Thursday, February 28, 2019

Wheaties or Cheerios

When I was training to be an elementary teacher, constructivism was the word of the day. Student choice was supposed to inform every learning decision. In theory, it sounded great. In practice? Let's just say that my fellow students and I were very puzzled about implementation and about how a classroom would look if 25 kids were all doing their own thing.

I met Dr. D at an observation opportunity I had at the attached elementary school, and I asked him about it. He smiled knowingly and said, "You tell those kids that they can have anything in the world they want for breakfast.Then you ask them if they want Wheaties or Cheerios."

Limits on expansive creativity can be a good thing.

I'd like to share some quilts I've made recently with limits.

The first quilt was made for the Project Quilting prompt of "Red, White and Blue." I have a mound of worn out jeans from my two boys that I have saved to make quilts with. I've never gotten to it because I've been worried about quilting over the thick seams. I had the thought recently that I should try a quilt-as-you-go method to simultaneously deal with quilting and bulk. I tried it with this quilt and it worked. The manufacturer directions for the batting I used specified that quilting could be up to 4" apart. I used hand quilting to add interest and secure any area that was getting close to that number. The fun part about using the quilt-as-you-go method was that there was no going back. Mentally, I had to accept every element I added as part of the quilt and use future decisions to validate previous decisions. 

I was thinking about how quickly "time flies" when I went through the bin of jeans that were way too small for my boys. I used that as a theme and found a way to include flying geese and an hourglass block. Before I began, I also tried to alter some of the jeans to add more variety to the quilt. I took some of the denim pieces up to my tub, laid over a gridded anti-slip rug liner, and sprayed them with diluted bleach. The effect is subtle, but I think gave the denim pieces a lovely texture. The two lighter pieces around the red in the center were treated in this way. I also added decorative mending in red. So many of the jeans in the pile had been previously mended and I thought it would be a fun memory. The red denim in this quilt came from my mother. I texted to ask her where she got it from and she told me that they used to be a pair of red pants that she LOVED from when she was teaching. Don't you love how it all comes full circle? The striped denim was a remnant that came in a scrap pack.

"Time Flies," finished at 32" x 34."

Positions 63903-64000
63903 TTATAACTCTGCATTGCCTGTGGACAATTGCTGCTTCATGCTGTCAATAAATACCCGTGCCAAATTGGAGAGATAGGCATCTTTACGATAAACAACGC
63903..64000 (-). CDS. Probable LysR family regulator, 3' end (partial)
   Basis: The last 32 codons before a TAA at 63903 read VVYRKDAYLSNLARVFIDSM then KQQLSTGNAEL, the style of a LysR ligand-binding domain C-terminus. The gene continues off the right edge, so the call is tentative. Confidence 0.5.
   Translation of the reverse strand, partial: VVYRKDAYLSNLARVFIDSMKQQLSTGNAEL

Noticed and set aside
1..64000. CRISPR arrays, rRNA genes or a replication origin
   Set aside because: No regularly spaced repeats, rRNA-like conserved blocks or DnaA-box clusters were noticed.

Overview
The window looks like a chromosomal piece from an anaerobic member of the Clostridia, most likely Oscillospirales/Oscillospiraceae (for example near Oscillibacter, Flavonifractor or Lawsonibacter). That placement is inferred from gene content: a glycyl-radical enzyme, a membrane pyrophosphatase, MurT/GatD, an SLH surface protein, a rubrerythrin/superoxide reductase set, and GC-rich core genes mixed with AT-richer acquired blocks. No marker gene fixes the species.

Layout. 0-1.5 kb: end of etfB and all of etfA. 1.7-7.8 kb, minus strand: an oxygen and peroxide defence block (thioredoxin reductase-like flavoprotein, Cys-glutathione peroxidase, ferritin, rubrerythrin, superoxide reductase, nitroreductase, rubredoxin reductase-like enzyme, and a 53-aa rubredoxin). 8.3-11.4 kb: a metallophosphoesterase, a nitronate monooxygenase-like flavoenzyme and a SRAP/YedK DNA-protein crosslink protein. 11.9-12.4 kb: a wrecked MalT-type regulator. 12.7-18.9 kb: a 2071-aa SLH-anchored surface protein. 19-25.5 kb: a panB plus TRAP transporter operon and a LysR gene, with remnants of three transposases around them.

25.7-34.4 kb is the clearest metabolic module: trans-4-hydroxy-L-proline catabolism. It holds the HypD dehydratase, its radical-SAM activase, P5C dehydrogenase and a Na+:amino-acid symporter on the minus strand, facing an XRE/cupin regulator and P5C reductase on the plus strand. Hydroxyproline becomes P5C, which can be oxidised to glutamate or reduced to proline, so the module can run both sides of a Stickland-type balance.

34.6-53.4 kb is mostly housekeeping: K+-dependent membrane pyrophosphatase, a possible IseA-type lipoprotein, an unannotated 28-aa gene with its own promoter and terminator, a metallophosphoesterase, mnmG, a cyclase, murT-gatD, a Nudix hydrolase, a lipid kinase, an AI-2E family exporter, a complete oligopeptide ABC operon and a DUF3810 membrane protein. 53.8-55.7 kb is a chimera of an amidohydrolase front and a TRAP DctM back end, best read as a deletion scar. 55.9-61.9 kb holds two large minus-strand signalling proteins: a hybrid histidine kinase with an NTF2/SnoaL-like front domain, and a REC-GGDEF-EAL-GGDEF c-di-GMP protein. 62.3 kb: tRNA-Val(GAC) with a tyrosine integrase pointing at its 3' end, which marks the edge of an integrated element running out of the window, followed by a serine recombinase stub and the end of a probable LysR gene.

The next challenge for Project Quilting was "bigger than a bread box." Really, this was just a size challenge. You could make anything, as long as it was larger than 8" x 16." I struggled to get anything started for this because that really wasn't much of a limit. I decided to narrow the challenge even more and make the theme be bread. I studied the Wonder Bread label and found inspiration in the colorway and with the circles. I thought of history and "the greatest thing since sliced bread" idea. I started making "sliced" log cabin blocks and using needle-turn applique to make tiny circles. When I got worried about the colorway being a little too literal to the packaging, I added the coral and green that I already had out on my cutting mat from a Pantone project I've been working on intermittently. As I started placing the blocks on the design wall, I tried to keep the proportions of a loaf of bread. Finally, my last bready inspiration was to construct this in a quilt-as-you-go method.  Each of the blocks was 2.5" wide, so I pieced blocks into rows and then added them to the quilt that way. It really emphasizes the idea of a slice.

"Wonder" finishes at 23" x 37."

The most recent challenge on Project Quilting almost did me in. It definitely is a challenge to come up with a concept, stitch, quilt and bind in one week. I made it even harder for myself by going in a pretty challenging direction. The prompt was "pixel." I've done two pixel quilts before and just about enough time had elapsed to make me forget how hard they can be when precision cutting and piecing really aren't my thing. I had heard of a method that used interfacing that I wanted to try. I was able to find interfacing with a one-inch grid. It wasn't fusible, so for a brief moment I thought about using Heat n Bond (I bought some, too. More on that later!). After some thinking time, though, I decided not to because of bulk. Instead I used spray baste to attach my one inch pieces. I pinched the interfacing from the back directly on the marked line, sewed the seam, then snipped open the loop of interfacing. Since the rainbow I'd mapped out was 30" x 44," I did that about 70 times. Oy. I did my very best, but all my pixels are not a perfect 1/2" finished block. The rows are still not perfectly straight. What I guess I'm saying is that it isn't perfect. Not even close. I'm also saying that if you press your face close enough to the quilt to point out these imperfections, you're also close enough to kick. 😏